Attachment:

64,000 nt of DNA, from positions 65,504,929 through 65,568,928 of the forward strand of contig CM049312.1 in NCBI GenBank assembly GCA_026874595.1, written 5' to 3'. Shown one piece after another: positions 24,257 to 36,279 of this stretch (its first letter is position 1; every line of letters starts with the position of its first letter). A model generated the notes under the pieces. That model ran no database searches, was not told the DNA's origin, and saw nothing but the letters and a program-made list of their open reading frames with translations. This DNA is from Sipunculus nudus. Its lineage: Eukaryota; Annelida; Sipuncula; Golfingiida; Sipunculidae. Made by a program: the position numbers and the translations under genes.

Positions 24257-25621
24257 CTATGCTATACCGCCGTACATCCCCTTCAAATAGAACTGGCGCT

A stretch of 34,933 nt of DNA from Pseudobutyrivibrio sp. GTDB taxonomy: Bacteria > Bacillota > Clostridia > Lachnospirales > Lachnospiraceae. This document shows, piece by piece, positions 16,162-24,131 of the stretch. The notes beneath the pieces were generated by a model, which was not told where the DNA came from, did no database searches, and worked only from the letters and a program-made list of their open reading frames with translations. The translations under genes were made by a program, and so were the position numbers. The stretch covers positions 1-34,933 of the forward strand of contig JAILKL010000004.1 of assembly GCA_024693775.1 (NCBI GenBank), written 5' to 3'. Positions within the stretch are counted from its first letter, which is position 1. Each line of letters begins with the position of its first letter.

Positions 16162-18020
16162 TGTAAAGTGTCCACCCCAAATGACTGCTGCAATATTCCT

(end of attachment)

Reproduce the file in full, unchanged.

64,000 nt of DNA, from positions 65,504,929 through 65,568,928 of the forward strand of contig CM049312.1 in NCBI GenBank assembly GCA_026874595.1, written 5' to 3'. Shown one piece after another: positions 24,257 to 36,279 of this stretch (its first letter is position 1; every line of letters starts with the position of its first letter). A model generated the notes under the pieces. That model ran no database searches, was not told the DNA's origin, and saw nothing but the letters and a program-made list of their open reading frames with translations. This DNA is from Sipunculus nudus. Its lineage: Eukaryota; Annelida; Sipuncula; Golfingiida; Sipunculidae. Made by a program: the position numbers and the translations under genes.

Positions 24257-25621
24257 CTATGCTATACCGCCGTACATCCCCTTCAAATAGAACTGGCGCT

A stretch of 34,933 nt of DNA from Pseudobutyrivibrio sp. GTDB taxonomy: Bacteria > Bacillota > Clostridia > Lachnospirales > Lachnospiraceae. This document shows, piece by piece, positions 16,162-24,131 of the stretch. The notes beneath the pieces were generated by a model, which was not told where the DNA came from, did no database searches, and worked only from the letters and a program-made list of their open reading frames with translations. The translations under genes were made by a program, and so were the position numbers. The stretch covers positions 1-34,933 of the forward strand of contig JAILKL010000004.1 of assembly GCA_024693775.1 (NCBI GenBank), written 5' to 3'. Positions within the stretch are counted from its first letter, which is position 1. Each line of letters begins with the position of its first letter.

Positions 16162-18020
16162 TGTAAAGTGTCCACCCCAAATGACTGCTGCAATATTCCT